Thursday, September 9, 2010

La Alcazaba

Well, our friends have had a lovely week here with us and they are now busy packing for their flight home tonight, so I thought I would make a start on this blog. We did have some nice trips out together, including browsing around the markets, a day on the lovely beach at the bottom of this page, and yesterday we went to La Alcazaba in Almeria city. I have seen it from the motorway when it is all lit up at night, but I didn't know much about it. Originally an Islamic palace, it was built somewhen before the 12th century, and in 1489 it was taken over by the catholic monarch who built a Christian castle on top of part of the Islamic building. Most of it is now ruins, but some areas have been carefully renovated, and some are still the sites of archaeological exploration. On a hill to the east of it, joined by a long, steep wall,
ere is a big statue of Christ. We drove to Almeria, and then spent ages going round and round a system of small streets, before, finally finding a parking space, and from there we walked up through a fairly old part of the city, past a big cathedral, eventually coming to the entrance to Al Alcazaba. The climb to the statue on the hill was too daunting on such a hot day, and we weren't sure my leg would manage all the steps, so we went to the main site. It is one of those rare places, a good, interesting place to visit with no entrance fee for residents in the EU! We spent several hours wandering through the lovely gardens, climbing up steps to the towers and walkways on the walls, stepping over ruined areas where rocks and cobbles poked up through the ground, and discovering new courtyards, towers and seating areas around every corner. We found a lovely garden that was an oasis of cool in a hot courtyard, with lots of trees around the edge and a long rectangular pool down the middle that had all sizes and colours of koi carp in it, and big blue dragonflies hovering over lemon yellow water lilies. It was modelled on the courtyards of the Allambra Palace in Granada, and was a lovely place to sit and rest before exploring some more. There were lovely archways, everywhere; some rounded and some in the traditional Islamic key-hole shape. From the top of the towers the view over the city was amazing. There was a riot of different coloured buildings, with the deep blue sea and harbour beyond them, and on the other side of the castle you looked over more colourful houses and the motorway going over what looked like a tiny bridge over a wide valley. It was very beautiful and we enjoyed our time there.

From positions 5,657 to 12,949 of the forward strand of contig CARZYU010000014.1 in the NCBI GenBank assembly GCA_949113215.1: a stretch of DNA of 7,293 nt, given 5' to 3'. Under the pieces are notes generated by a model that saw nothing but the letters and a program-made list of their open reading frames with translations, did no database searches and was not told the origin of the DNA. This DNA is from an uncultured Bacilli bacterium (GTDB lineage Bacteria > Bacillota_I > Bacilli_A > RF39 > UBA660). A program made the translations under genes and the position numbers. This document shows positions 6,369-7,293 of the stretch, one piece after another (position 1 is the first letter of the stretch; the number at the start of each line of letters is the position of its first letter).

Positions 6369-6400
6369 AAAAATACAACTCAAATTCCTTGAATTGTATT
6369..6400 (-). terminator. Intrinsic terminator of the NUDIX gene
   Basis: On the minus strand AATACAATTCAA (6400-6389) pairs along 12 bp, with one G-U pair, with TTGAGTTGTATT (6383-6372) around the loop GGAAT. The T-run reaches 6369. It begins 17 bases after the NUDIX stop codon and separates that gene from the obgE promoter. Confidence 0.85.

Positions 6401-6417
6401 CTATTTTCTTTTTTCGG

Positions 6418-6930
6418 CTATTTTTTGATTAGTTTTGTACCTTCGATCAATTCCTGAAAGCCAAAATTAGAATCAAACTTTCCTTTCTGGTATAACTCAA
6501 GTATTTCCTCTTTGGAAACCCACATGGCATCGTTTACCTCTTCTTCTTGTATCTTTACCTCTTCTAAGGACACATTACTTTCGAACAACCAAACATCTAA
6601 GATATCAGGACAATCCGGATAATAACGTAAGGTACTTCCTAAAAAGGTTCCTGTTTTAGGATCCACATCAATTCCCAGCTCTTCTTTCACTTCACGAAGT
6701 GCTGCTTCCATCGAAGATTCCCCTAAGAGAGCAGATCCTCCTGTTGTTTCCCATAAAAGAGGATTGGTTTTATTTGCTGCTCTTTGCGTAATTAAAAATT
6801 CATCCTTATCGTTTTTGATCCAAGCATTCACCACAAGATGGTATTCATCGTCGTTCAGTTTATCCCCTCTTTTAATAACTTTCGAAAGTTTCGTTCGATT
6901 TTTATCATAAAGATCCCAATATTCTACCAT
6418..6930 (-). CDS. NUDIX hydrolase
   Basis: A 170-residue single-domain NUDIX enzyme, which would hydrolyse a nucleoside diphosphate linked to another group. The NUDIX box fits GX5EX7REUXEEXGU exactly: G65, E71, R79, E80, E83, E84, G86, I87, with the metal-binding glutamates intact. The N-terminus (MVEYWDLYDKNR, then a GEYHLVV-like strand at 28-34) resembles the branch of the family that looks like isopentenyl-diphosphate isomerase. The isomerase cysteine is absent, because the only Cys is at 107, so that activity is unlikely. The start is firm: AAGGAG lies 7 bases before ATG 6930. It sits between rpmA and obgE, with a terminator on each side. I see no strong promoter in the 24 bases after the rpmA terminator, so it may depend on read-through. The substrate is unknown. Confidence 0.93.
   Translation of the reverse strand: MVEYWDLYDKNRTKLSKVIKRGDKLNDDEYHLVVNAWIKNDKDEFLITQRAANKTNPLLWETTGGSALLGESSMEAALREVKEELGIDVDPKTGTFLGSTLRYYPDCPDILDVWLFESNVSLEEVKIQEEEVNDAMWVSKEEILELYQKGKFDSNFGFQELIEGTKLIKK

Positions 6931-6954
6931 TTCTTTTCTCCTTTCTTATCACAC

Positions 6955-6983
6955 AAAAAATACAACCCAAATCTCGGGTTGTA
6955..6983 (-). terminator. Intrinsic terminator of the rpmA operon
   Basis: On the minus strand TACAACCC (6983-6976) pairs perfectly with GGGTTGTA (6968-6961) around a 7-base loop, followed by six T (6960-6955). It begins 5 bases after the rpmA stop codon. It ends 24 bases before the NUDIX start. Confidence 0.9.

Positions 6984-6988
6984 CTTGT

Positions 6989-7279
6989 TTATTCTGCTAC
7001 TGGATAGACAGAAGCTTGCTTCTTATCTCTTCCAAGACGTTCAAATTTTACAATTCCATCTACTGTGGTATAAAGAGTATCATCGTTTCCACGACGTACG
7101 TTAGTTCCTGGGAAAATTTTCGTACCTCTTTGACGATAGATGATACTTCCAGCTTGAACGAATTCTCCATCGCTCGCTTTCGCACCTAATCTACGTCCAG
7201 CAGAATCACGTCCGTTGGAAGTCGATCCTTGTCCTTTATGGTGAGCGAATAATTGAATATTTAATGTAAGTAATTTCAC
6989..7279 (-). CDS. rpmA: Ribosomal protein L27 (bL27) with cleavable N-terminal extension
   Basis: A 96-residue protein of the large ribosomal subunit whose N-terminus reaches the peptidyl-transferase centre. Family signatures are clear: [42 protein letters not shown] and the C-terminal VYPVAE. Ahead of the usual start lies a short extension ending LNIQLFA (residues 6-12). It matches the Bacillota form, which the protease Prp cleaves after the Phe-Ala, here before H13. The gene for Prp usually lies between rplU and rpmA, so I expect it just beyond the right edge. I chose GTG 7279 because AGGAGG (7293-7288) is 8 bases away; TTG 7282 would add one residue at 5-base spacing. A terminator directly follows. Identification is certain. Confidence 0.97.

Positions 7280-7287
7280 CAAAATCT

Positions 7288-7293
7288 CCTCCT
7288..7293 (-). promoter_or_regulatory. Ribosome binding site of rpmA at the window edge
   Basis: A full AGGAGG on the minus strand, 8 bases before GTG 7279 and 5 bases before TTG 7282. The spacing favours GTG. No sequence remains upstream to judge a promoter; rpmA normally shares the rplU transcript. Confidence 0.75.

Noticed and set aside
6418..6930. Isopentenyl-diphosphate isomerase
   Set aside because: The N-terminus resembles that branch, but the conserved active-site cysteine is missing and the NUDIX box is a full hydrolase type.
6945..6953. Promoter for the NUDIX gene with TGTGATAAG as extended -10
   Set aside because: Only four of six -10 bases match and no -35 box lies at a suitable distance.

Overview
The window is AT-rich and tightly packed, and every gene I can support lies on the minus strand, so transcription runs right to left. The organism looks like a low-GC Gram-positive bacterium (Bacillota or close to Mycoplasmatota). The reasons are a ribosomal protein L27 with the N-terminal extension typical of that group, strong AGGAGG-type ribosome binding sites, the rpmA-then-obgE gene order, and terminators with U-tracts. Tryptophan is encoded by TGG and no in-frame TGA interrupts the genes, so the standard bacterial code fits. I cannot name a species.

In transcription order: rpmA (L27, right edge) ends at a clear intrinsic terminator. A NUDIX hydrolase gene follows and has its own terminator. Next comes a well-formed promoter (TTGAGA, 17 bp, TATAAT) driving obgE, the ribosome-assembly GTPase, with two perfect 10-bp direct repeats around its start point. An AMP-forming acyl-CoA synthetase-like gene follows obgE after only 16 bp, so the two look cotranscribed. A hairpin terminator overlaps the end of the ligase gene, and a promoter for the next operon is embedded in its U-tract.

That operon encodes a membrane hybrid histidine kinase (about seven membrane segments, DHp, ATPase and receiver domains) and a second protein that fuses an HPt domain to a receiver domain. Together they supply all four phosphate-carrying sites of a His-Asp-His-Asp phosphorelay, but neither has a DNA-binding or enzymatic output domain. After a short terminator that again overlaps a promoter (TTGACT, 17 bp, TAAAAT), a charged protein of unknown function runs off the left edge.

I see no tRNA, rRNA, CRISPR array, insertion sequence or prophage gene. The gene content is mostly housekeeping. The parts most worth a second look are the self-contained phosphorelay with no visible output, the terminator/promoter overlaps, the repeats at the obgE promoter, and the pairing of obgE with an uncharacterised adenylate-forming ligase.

We were going to look inside the cathedral on our way down but it had closed for siesta time, so we had a nice lunch and then went down to the beach. It seems strange to have a major city rising right up from the sea, but there is a long, long road flanked by high-rise flats and offices, and across the road is the sea. Because there is so much space, the high blocks are not imposing, and it is really very attractive. There was a gentle breeze, which was welcome as it was a very hot day, but it was blowing in the right direction to whip up some lively waves that were breaking with lots of white foam along the harbour rocks, but we went down the sand and paddled anyway, and then we sat in the sun to dry our feet and eat an icecream before the drive home.

I was pleased at how well i managed to keep walking and climbing flights of rough stone steps in Al Alcazaba, though my leg is decidely tender today. but it probably did it good to be properly exercised, and a few days rest will have it back to 'normal' I hope. We are just going up to the little white village of Bedar now, to have dinner before driving John and Jenny to the airport, but later tonight I will put a folder of Alcazaba photos on my gallery. I took so many and could only pick a few to go on here. So do take a look. They will definitely be there by tomorrow. (

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